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Teamwork needs to be taught
By Jackie Amsden, Centre for Educational Excellence
Senior lecturer Shauna Jones (Beedie School of Business) noticed that her students showed an aversion to group assignments. She conducted a study to find out why and uncovered a number of reasons—and possible instructor responses.
Tell a lecture hall full of students that their grade is going to be based on a team assignment, and the odds are good you will suddenly have a lot of really grumpy people staring back at you. Shauna Jones wants to change that.
Jones, a senior lecturer in the Beedie School of Business, hopes that a study she recently conducted examining how her Faculty makes use of team-based assignments will provide new insights into ways instructors can better equip students with the skills required for successful collaboration.
“Teamwork is important for our students. The ability to work effectively with others is one of the top skills that employers are saying they want in our graduates. However, I saw that a lot of my students were not having positive experiences working in teams, and would have this ‘yuck’ reaction whenever I brought up the idea. I wanted to know why and what we could do about it.”
Three kinds of teamwork
Jones’s study, funded by a Teaching and Learning Development Grant from the Institute for the Study of Teaching and Learning in the Disciplines, found that the majority of team activities in Beedie courses could be described as either “minimal” or “implicit.”
“In the minimal category, assignments can be divided and completed individually,” explains Jones. In other words, collaborating with team members is not actually essential to completing the assignment, and therefore students who feel they could do it better on their own often resent the requirement to work together."
“In the implicit category,” she continues, “although the assignments are designed to require interdependent work, students are not explicitly taught teamwork skills.” As a result, they work in teams, but without necessarily understanding what makes them work well and without explicitly improving their collaborative skills.
“Explicit” team learning occurs when there are learning goals related to teamwork skills and students work interdependently to achieve a common goal while managing their own process. Most importantly, they receive explicit instruction in the skills required to work well with others.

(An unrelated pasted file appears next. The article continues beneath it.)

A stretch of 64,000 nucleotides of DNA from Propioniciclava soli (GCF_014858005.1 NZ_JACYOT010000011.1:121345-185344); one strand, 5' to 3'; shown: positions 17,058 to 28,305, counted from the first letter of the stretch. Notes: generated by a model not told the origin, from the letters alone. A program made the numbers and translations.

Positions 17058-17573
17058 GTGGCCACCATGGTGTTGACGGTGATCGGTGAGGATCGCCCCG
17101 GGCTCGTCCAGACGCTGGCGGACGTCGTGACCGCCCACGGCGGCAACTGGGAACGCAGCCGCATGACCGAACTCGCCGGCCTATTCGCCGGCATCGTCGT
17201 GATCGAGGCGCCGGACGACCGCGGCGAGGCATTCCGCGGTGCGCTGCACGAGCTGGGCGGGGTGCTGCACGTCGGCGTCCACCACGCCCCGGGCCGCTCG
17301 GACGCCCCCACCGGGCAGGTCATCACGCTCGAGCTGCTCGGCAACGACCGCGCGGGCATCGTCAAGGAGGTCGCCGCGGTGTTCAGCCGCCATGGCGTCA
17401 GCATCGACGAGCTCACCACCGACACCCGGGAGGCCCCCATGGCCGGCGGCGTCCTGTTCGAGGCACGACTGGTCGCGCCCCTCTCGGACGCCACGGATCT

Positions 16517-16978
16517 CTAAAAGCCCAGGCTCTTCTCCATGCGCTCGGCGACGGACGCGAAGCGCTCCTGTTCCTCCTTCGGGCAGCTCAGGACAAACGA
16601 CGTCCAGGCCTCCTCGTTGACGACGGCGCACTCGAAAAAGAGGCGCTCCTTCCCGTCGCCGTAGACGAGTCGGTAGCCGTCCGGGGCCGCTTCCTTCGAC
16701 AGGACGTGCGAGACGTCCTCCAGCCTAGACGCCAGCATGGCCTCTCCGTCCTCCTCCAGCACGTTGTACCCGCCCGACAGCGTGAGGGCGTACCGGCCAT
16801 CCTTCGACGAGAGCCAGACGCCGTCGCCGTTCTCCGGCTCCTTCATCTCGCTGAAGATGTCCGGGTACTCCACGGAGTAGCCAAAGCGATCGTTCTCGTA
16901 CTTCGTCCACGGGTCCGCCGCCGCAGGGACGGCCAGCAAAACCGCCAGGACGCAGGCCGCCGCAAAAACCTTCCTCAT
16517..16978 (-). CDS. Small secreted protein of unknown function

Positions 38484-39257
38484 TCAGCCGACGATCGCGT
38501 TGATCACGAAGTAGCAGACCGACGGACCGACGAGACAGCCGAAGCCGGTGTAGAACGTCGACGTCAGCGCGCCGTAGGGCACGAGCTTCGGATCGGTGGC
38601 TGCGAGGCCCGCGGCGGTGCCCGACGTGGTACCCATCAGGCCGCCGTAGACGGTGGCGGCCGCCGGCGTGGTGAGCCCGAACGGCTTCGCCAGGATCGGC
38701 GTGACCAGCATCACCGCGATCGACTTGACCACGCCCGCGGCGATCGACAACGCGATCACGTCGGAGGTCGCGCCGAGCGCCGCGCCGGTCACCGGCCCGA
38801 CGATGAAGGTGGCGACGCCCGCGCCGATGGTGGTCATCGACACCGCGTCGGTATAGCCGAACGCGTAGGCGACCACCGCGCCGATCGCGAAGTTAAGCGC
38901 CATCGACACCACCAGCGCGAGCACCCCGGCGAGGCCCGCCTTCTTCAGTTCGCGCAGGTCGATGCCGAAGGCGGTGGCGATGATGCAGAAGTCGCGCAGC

Become more intentional
So how can instructors better equip their students to succeed in team settings?
“Perhaps it is time we re-look at how we teach teams in post-secondary and become more intentional about our use of teamwork,” says Jones. “We should ask ourselves if it will support the students’ learning in the course. If so, create meaningful and challenging assignments for the teams where they must work interdependently. Decide whether it is best to use implicit or explicit team learning.”
If instructors choose to use explicit team learning, continues Jones, they should identify the ability to work collaboratively as an explicit learning goal and provide students not only with training in the necessary skills, such as conflict resolution, but also with feedback on how they are practicing those skills.
For example, “provide regular check-ins to understand how the team is dealing with conflict.”
She also suggests that in addition to providing resources such as team charters (frameworks that can help the group identify goals and roles), instructors should show students how to use them.
“The student surveys indicated that students feel team charters aren’t valuable, but the literature and my own practice show the opposite. I think the real problem is that we aren’t properly guiding students on their use.”
A trade-off between content and process
That observation is related to another finding from the study.
“The survey results suggest that students’ preference for teamwork decreases as their course load increases. I think this speaks to the fact that it can be very time-consuming, so it's important that students have in-class time to work on their team assignment. This may require reducing some material, but sometimes letting go needs to happen so that learning occurs.”
Jones adds that other benefit of providing in-class time is that it provides instructors with the opportunity to observe and support the teams.
Above all, fostering acceptance of, and comfort with, teamwork requires time and resources, says Jones. What is her advice for instructors who may be short of both? Get help.
“Ask for support from your Faculty and departments to help you do it well, such as training on how to support students to work through conflict or TA support. Argue for what you believe is important for your students’ learning.”